Celine Dion -- if she has a hallmark -- it's that she sings with her heart on her sleeve. And when it comes to children, even more so.
During the taping of Wednesday's CBS special, "A Home for the Holidays" -- surrounded by foster children from all over the country -- Celine moved even herself to tears.
Dion said, "It didn't take, I mean. I was trying not to look, but I was feeling all the children around the stage, and I didn't want to cry. When a child is hoping for a dad or a mom -- that is not acceptable."
The five-time Grammy winner has spent much of her life championing the cause of children. It started long before she was a superstar, when her niece Karine died at only 16 from cystic fibrosis.
"I could feel her organs leaving, one after the other," Dion said. "And I started to sing to her very softly. And I saw a tear coming from her eyes. And she left. We all knew that she was going to die, but the good thing is we were all together."
Since then, her Celine Dion Foundation has focused on helping other sick children feel less alone. She connects with many of them personally. Dion said of one of those experiences, "I take the phone, most of the time, the person cannot talk, and, for me, not even knowing that person, I say, 'I know you can hear me very well. I'm Celine Dion, I just talked to your mom. I just want you to know that tonight I'm gonna be performing and I'm gonna think of you a lot.'"It took a long time for Celine Dion to have a family of her own. All her children are the result of in vitro fertilization treatments with her longtime husband and manager Rene Angelil. Rene Charles is now 12 -- and their twins, Nelson and Eddie, are 3 years old.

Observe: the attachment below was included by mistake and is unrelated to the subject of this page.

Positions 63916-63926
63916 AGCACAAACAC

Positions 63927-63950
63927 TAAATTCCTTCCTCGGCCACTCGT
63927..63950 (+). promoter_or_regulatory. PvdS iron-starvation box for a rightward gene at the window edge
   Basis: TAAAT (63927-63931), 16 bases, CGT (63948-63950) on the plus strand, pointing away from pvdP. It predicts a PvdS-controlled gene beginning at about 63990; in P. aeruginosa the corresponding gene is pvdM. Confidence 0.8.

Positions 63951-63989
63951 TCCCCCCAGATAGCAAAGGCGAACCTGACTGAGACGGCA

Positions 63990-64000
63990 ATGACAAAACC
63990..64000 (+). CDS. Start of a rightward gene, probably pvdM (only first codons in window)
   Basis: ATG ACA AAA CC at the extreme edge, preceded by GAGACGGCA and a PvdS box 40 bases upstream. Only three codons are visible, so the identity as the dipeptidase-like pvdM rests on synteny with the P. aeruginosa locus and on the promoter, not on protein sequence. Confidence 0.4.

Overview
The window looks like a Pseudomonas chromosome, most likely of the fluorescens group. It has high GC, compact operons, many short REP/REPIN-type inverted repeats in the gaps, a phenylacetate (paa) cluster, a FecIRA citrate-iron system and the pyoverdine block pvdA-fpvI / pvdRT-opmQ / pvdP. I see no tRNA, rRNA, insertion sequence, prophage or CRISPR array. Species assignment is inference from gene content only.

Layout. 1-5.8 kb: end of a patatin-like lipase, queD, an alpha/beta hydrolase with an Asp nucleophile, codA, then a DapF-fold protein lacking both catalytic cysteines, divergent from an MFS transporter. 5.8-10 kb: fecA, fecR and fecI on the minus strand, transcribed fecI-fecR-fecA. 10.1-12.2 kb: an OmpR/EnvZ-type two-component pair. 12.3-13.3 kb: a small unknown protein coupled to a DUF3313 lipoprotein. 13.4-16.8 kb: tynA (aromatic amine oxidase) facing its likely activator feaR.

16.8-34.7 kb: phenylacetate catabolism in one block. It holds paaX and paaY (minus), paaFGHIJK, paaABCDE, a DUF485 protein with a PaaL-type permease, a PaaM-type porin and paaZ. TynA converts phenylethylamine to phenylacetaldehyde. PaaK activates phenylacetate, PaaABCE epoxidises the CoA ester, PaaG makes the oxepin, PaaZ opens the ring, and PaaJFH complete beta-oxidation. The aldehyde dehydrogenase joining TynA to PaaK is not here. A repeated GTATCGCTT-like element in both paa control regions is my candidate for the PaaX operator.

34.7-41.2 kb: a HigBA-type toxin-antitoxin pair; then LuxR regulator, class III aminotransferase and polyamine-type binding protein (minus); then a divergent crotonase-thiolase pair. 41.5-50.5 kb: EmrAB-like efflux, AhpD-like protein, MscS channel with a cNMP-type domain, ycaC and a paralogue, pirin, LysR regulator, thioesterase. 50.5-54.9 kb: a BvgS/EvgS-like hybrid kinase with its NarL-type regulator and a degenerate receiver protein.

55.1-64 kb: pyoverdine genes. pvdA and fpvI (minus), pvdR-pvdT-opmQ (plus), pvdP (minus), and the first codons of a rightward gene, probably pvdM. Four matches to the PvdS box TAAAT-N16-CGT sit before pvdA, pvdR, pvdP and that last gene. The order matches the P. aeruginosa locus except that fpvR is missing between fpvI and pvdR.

Lee Cowan asked Dion: "So how do you think being a mom has -- obviously it's changed a lot personally in your life -- but how do you think it's changed you professionally?
"It's the whole purpose of my career," Dion said. "I mean, everything has changed in my life because of me being a mother. Nothing will ever beat the fact that the real, true values are waiting for me at my house, in my heart."
It's all helped inspire her first English album in six years -- "Loved Me Back to Life" -- where, for the first time, she collaborated with R&B stars, such as Grammy winner Ne-Yo.
Cowan said, "As the queen of the power ballad, this is a very different sound for you though. But it's not a reinvention you said..."
Dion replied, "No, correct. I appreciate you saying that. I don't think I want to try to reinvent myself."
If it's not a re-invention. It is a little less grand, a little more grit. Dion said, "Instead of heaving the heart, it was more like the soul. Trying a little less."
But it's motherhood -- not music -- that gives her the greatest joy these days. She said of her children, "There's no way for me to ever think that I can do my passion without them. It starts there."
On Wednesday night, while raising awareness of the some 400,000 foster kids nationwide who are hoping for a home this holiday, she's reminded -- fame and fortune aside -- just how lucky she has been.
"I thought I had it all," she said. "I thought I met love. I thought I was at the maximum of my what I could achieve in my life. I can say to you that I have a life. I had a career. And now I have a life."
It is a life as moving off stage as on.
You can watch "A Home for the Holidays" Wednesday on CBS at 8/7c.